For those of you that don't know, the plot is a rock opera version of Phantom Of The Opera, modernized (for 1974) complete with music business references, studio effects, big rock shows and screaming audiences. I'm not going to bore you with the details of the plot, since you can figure out the basics on your own. But the performances by the actors are amazing. Paul Williams as the creepy Swan, a music mogul who is very devilish. William Finley as Winslow and The Phantom, who is a sad ruined man, but one who creates amazing music. Jessica Harper as the wide eyed innocent yet easily corruptible Phoenix, who wants to be famous more than anything in the world. Plus Gerrit Graham as the wonderfully flamboyant Beef, the glam/metal singer who should NOT be performing Winslow's music, EVER! There are tons of references to the music business, old horror movies, books, and other things, and the music is wonderful and catchy. The theater that Swan is opening in the movie is gorgeous, and the sets are done well, even if they aren't ridiculously expensive. The music, written by one of the all time great songwriters, Paul Williams, are so much fun. Musically they will stick in your head, lyrically they will surprise you.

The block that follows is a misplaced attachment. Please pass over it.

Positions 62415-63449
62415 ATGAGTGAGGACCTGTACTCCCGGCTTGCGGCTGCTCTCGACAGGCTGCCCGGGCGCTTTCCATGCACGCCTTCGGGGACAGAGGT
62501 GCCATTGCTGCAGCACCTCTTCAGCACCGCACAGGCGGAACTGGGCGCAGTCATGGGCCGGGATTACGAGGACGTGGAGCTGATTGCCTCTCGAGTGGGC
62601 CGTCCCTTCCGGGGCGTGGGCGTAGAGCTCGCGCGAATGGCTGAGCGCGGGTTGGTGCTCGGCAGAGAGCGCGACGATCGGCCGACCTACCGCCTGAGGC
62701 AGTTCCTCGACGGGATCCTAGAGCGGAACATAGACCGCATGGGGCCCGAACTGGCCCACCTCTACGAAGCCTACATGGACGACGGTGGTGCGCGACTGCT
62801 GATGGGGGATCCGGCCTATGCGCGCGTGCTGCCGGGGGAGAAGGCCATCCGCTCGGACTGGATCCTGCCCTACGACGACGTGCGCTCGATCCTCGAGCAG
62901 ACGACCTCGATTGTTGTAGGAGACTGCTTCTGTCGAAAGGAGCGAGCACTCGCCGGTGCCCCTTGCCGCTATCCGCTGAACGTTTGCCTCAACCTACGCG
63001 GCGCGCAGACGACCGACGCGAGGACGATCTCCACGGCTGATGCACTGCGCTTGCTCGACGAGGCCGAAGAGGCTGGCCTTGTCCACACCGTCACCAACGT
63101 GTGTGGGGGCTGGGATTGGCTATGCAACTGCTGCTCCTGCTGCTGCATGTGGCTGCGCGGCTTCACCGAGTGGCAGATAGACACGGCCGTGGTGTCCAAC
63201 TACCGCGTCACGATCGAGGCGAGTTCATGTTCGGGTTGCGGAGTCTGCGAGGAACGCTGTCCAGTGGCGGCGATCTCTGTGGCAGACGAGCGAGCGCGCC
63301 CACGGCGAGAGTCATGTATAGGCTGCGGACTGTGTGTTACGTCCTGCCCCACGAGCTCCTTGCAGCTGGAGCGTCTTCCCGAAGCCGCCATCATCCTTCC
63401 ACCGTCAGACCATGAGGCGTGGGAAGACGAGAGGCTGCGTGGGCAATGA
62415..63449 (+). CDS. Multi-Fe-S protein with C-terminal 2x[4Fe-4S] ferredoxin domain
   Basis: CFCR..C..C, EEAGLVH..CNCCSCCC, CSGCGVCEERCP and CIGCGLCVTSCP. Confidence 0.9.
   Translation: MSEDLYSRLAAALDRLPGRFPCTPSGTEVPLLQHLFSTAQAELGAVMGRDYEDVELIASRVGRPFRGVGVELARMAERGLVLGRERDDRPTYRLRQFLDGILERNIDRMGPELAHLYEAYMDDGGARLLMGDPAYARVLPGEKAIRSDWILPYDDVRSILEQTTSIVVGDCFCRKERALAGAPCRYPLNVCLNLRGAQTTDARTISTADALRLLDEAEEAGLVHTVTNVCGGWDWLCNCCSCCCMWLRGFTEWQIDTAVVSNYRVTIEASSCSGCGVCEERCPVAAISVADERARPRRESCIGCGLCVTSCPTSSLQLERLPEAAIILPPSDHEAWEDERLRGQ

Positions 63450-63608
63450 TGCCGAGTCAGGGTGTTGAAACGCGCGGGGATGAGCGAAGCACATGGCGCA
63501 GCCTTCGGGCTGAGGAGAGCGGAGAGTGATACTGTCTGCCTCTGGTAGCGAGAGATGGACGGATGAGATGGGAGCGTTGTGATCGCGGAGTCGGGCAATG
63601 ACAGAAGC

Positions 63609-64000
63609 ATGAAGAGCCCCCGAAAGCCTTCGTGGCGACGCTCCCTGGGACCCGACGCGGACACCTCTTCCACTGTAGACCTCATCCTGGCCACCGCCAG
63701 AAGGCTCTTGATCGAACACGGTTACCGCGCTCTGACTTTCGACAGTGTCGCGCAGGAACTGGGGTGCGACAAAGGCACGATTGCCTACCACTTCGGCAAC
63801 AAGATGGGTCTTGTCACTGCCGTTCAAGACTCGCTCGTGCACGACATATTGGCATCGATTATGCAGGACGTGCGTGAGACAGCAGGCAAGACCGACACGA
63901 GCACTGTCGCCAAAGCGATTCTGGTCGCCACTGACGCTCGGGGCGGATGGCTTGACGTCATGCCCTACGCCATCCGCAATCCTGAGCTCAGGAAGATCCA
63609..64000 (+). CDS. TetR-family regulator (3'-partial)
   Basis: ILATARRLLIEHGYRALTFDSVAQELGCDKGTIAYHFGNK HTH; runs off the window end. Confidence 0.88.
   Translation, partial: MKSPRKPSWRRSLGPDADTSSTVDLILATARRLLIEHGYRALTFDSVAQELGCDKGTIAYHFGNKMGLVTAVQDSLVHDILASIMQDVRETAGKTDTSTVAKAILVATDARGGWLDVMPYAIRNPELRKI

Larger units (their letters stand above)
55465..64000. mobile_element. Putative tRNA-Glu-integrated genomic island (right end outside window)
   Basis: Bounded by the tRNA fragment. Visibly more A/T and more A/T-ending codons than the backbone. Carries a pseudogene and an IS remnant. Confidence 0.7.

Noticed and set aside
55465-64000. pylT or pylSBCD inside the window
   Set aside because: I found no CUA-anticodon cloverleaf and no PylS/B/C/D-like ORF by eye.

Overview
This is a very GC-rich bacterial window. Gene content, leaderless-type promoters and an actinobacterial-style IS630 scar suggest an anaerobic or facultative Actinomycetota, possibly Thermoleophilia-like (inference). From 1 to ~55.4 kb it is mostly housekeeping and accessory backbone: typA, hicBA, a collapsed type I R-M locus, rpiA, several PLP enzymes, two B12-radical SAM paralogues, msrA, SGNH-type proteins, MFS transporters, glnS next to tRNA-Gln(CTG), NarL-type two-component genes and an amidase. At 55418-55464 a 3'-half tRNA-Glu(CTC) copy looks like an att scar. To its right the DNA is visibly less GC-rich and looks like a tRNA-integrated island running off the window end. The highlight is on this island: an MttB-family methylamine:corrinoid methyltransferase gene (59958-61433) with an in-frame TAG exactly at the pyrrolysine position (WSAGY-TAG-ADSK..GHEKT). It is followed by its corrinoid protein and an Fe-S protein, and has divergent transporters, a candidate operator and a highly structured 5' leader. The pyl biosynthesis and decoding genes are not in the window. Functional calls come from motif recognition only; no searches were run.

Although this is a rock opera, musical, comedy, drama, horror movie, it is amazingly stable and well put together, and it does not drag at all or feel like it's going off the rails. It may just be hanging on by the skin of its teeth, but it is hanging on. This whole movie is a wild ride, and well worth the price of admission. Definitely one of my favorite De Palma films, one I recommend to anyone with a love for insanity and reckless abandon masquerading as a movie.
9 out of 10 stars.